More than Words: Annie's Story

‘It’s part of me but it doesn’t define me’

Annie is 22 and lives near Birmingham.  She works full-time in email marketing for Halfords, is a Young Rep for Young Epilepsy and a keen blogger. She’s blogged about movies, building a Lego Millenium Falcon - ‘I took pictures all the way through then wrote about it!’ - and living with epilepsy. ‘I like writing my own stuff,’ she says. ‘I had brain surgery when I was 20 and in the lead up, I was researching people’s experiences and couldn’t find anything so I decided to make myself that person.’

We asked Annie to think about three quotes or sayings that resonate with her and talked to her about why.

"I don't want to go like this, at least let me clean my room"
‘I don‘t want to go like this, at least let me clean my room‘

I listen to lots of music, it’s a big part of me, and what a lot of people call Emo music. I have this dream of one day being able to create a music video. I’ve storyboarded it and everything.  This song lyric is from Redecorate by 21 Pilots. Pretty much the whole song for me hits me in the feels. It’s a song that’s really relatable and even when I told my mum about it she related to it as well. She also has epilepsy, it runs in my family. I’ve always had this fear, and it’s been sticking with me recently when I have my seizures - are they going to set me back from all the things I want to do? Is this what people are going to be left with when they think of me? I worry about this sometimes. So I joined Young Epilepsy to try and do something better. I don’t want to just be the girl who has seizures. I want to at least help people and have some achievements.

"I’ve always described my epilepsy as more of a partner than a condition I have to live with"
‘I’ve always described my epilepsy as more of a partner than a condition I have to live with’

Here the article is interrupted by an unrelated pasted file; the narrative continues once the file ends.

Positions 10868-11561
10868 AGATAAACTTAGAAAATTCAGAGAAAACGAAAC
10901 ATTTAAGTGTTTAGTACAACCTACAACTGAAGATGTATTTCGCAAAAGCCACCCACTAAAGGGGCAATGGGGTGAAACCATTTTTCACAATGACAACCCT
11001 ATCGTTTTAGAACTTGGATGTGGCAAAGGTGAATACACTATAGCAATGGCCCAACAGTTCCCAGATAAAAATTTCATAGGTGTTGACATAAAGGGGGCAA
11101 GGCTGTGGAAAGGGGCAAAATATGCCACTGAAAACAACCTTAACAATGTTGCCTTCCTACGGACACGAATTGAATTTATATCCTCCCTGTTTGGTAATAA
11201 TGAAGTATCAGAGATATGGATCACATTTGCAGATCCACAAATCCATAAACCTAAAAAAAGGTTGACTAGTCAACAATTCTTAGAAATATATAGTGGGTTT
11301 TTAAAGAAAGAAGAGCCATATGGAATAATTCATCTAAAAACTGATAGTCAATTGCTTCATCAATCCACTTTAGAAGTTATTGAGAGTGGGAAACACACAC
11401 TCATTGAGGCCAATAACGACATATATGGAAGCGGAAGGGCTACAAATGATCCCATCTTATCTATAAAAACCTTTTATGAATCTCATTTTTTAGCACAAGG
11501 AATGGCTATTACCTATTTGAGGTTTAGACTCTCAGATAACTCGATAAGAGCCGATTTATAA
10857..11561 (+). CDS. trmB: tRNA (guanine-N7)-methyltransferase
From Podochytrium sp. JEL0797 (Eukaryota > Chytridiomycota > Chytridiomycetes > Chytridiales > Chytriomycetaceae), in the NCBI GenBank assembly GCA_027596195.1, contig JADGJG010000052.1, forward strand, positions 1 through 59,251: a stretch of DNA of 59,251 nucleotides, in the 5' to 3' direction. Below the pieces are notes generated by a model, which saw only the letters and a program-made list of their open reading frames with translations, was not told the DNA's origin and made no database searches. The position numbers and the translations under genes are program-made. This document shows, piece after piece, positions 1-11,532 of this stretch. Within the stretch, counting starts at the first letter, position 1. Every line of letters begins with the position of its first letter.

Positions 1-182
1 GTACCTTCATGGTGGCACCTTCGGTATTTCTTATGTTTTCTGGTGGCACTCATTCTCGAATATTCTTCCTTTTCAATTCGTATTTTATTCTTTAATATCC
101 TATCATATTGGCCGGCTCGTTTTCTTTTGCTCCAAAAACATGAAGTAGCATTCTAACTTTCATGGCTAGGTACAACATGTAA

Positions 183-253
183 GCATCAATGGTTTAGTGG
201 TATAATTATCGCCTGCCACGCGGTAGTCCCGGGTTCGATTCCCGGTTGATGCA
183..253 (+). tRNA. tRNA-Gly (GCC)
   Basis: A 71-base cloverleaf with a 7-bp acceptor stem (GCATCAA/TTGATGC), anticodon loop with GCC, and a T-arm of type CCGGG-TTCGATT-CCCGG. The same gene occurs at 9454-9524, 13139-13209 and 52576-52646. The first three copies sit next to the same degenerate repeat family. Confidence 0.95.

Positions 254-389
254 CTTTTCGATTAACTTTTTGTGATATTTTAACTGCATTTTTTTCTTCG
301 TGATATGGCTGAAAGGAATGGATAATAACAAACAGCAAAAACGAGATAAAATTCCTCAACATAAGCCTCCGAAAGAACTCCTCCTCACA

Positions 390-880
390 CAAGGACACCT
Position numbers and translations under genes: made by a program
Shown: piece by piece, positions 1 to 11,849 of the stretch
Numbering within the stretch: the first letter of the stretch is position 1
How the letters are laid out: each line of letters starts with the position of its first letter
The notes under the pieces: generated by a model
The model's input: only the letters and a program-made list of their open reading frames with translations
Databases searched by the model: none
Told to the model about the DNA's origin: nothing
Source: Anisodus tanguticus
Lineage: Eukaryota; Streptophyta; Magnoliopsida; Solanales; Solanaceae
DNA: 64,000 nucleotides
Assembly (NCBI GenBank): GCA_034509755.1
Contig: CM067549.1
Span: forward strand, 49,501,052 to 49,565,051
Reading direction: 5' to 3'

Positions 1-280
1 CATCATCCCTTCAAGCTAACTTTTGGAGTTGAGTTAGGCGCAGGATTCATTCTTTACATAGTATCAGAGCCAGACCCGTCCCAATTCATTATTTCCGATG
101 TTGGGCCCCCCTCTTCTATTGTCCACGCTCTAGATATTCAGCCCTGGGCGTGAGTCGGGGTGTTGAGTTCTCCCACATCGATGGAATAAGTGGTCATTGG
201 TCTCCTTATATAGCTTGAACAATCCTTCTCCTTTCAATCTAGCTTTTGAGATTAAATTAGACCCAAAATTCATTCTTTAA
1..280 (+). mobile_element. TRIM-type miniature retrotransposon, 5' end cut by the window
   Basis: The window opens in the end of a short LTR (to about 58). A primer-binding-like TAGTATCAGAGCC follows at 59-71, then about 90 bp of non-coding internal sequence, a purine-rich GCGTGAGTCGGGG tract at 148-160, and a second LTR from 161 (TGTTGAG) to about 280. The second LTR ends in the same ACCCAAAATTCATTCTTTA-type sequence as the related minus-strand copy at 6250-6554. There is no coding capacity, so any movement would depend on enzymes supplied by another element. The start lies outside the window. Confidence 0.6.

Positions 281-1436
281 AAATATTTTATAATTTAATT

It’s kind of how I make sense of my epilepsy. For a long time after I was diagnosed I was almost in denial about how it could hold me back. It was something I didn’t want to admit. So it helps me to see it as its own separate thing but it’s also coming with me. I don’t like to think of it as a problem as I’ll be sitting there thinking I have to deal with it. So it’s almost like it’s part of me but it doesn’t define me. It helps me feel more in control. When I had my brain surgery, there was a 70% chance the seizures would stop. But they haven’t. So since starting my blog and almost owning and coming to terms with the fact that it’s not going away, and thinking about it like well you’re my partner now we’re going through life together you might as well settle in, it’s more of a chill way to think about it.

"If there’s nothing you can do, shelve it"
‘If there’s nothing you can do, shelve it’

While I was in high school, around 15 or 16, I was referred to CAMHS for counselling. It was around my GCSEs and my seizures really started flaring up because of the stress of exams. I had this really nice counsellor, I barely remember him now and I’ll never see him again, but he said this quote to me. Throughout my life I’ve had this thing where I bottle things up and I keep thinking and thinking. But definitely since hearing this it’s something I’ve kept in mind so much. It’s something that permanently sits with me. My mind is one that skips from thing to thing fairly easily so I’ll almost visualise it and say I need to put something away now. I’ve told other people about it too, so I try to help other people with it.